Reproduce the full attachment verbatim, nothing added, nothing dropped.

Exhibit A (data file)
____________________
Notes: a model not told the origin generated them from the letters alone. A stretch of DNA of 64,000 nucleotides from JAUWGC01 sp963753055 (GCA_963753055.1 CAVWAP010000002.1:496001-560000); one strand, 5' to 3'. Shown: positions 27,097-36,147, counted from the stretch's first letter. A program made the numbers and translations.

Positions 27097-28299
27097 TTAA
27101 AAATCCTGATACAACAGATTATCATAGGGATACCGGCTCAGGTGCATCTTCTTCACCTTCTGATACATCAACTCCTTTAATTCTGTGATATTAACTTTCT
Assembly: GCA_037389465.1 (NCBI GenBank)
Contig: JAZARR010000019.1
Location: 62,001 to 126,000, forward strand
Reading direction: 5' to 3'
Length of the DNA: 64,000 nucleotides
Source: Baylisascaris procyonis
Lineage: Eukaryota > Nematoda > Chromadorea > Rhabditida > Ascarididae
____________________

Notes: a model not told the origin generated them from the letters alone. A stretch of DNA of 64,000 nucleotides from JAUWGC01 sp963753055 (GCA_963753055.1 CAVWAP010000002.1:496001-560000); one strand, 5' to 3'. Shown: positions 27,097-36,147, counted from the stretch's first letter. A program made the numbers and translations.

Positions 27097-28299
27097 TTAA
27101 AAATCCTGATACAACAGATTATCATAGGGATACCGGCTCAGGTGCATCTTCTTCACCTTCTGATACATCAACTCCTTTAATTCTGTGATATTAACTTTCT
Assembly: GCA_037389465.1 (NCBI GenBank)
Contig: JAZARR010000019.1
Location: 62,001 to 126,000, forward strand
Reading direction: 5' to 3'
Length of the DNA: 64,000 nucleotides
Source: Baylisascaris procyonis
Lineage: Eukaryota > Nematoda > Chromadorea > Rhabditida > Ascarididae